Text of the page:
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Leading by Example


January 4, 2021
Lead by Example_Woman Holding Sign

Upon the approval of the first vaccines to combat COVID-19 in the U.S., the American Board of Internal Medicine launched an effort to encourage physicians to publicly share their own vaccinations in an attempt to demonstrate the importance of doing so. “We know that there is an enormous amount of vaccine skepticism in the general population and even among colleagues in health care,” ABIM states in a recent blog post to its members. “We also know that, in order for there to be impact in fighting this pandemic, upwards of 70% of the population needs to take it. As a board-certified physician, the decisions you make about being immunized will have an impact on the decisions made by your patients, your families, and your colleagues.” 


The initiative urges physicians to join a coordinated campaign on major social media platforms to promote the importance of vaccination against COVID-19. Doctors have subsequently taken to Twitter, Facebook, and Instagram to post selfies of themselves getting vaccinated and encouraging others to do the same. Robert D. Siegel, MD, chair of ABIM's Medical Oncology Board, says that while these selfies promote the importance of vaccination, the aim of the overall initiative is wider. “We are also trying to underscore the important of science,” says Dr. Siegel. “An anti-science attitude is pervasive right now, and it is being stirred up by current politics. This creates a terrible environment for physicians. For us at ABIM, it is important to underscore that science is real, facts are facts, and we need to be listening to what researchers are telling us.”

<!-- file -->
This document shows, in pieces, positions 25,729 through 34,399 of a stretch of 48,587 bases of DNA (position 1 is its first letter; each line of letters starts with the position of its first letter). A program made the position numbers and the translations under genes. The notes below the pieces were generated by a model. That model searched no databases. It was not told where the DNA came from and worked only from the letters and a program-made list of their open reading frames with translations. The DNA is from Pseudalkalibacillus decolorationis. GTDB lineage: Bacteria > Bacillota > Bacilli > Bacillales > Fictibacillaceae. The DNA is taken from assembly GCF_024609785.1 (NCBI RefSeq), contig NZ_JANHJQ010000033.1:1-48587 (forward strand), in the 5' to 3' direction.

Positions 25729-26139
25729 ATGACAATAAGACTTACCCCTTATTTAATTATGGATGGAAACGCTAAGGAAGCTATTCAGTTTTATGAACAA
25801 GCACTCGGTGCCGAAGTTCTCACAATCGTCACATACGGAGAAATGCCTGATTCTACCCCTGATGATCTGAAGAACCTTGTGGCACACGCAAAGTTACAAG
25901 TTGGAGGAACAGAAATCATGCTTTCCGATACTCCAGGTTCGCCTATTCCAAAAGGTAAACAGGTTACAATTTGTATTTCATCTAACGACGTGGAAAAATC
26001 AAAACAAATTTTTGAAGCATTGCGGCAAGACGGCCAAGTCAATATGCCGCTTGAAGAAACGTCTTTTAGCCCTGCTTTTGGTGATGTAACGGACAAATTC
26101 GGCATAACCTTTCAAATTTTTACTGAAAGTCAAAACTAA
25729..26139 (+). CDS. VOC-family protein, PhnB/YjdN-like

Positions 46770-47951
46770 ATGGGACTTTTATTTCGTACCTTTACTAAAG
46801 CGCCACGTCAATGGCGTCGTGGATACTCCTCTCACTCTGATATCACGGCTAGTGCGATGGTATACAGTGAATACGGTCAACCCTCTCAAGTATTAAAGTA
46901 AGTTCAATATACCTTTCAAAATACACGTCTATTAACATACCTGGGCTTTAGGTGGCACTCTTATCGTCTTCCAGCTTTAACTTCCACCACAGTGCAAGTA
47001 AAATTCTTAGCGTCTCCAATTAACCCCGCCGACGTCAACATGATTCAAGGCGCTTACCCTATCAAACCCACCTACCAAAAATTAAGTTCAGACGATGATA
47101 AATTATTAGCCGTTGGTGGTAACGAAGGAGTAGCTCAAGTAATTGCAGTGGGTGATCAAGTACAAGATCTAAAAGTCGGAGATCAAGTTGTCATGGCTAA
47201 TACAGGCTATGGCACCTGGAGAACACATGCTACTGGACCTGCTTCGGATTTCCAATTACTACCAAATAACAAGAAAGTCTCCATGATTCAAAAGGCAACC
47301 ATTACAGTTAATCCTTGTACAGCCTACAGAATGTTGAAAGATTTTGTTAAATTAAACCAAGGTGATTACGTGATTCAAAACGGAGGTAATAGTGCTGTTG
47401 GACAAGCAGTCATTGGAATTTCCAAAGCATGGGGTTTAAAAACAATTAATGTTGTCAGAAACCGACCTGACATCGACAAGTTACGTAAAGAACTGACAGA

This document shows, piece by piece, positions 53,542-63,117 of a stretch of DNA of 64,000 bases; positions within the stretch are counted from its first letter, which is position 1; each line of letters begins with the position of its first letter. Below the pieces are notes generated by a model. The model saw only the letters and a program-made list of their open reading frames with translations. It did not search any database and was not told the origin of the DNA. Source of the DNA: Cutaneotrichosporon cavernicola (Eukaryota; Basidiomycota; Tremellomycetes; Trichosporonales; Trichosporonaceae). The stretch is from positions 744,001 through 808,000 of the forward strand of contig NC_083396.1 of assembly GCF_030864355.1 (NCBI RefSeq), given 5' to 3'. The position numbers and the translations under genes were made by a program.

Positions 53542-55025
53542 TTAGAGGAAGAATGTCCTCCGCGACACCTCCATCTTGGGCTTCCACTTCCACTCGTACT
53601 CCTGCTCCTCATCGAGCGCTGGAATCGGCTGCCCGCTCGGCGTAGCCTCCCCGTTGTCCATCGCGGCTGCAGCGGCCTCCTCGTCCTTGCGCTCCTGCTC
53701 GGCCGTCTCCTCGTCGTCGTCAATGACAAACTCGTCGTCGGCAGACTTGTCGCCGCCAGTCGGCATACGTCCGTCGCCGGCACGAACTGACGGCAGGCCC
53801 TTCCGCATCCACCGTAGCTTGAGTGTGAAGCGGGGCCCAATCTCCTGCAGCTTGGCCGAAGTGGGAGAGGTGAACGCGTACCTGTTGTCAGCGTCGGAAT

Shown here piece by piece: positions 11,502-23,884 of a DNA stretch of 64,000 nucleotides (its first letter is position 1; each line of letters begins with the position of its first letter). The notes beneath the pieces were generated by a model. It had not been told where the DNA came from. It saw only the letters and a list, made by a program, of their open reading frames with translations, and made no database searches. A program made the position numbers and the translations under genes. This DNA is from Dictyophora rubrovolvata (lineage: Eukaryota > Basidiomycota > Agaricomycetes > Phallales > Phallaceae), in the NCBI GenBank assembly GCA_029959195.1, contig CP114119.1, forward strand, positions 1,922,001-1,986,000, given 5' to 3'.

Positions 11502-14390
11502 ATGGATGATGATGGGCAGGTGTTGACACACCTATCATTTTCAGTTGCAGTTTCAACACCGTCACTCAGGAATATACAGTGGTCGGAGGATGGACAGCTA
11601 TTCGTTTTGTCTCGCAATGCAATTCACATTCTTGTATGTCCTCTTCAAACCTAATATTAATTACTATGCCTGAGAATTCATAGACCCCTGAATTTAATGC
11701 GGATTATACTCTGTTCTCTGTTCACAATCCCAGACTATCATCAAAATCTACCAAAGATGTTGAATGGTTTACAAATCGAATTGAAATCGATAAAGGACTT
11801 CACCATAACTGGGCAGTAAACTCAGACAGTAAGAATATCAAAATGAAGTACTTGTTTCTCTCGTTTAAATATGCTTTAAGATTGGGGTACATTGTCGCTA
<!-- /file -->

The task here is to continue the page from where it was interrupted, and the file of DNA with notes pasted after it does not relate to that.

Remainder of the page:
Leading by Example_Example 
Dr. Siegel, who is a board-certified internist, he
matologist, and medical oncologist, says it is particularly important for cancer care providers to be vaccinated. “We deal with a particularly vulnerable population,” he explains. “To the extent that anyone has the potential to bring this virus unwittingly into an environment with individuals who are immunosuppressed, the importance of vaccination is clear. We need to protect our patients and ourselves.”


Dr. Siegel also emphasizes the importance of vaccinating the entire cancer care team. He says that where he practices, staff who have inpatient responsibilities are being vaccinated, but the support staff who also come into contact with patients currently are not. “The vaccination effort will be limited by different state and regional roll-out plans,” says Dr. Siegel, “so right now, for many places, logistics are dictating who is vaccinated and when.” 


Dr. Siegel says that as a well-respected certification body for physicians across all specialties in internal medicine, ABIM is uniquely suited to demonstrate a physician’s decision to be vaccinated as emblematic of the importance of protecting oneself against this terrible virus. “We try to espouse professionalism in the physician community,” explains Dr. Siegel, “and we felt that being front and center of the vaccination effort would convey its importance to everyone.”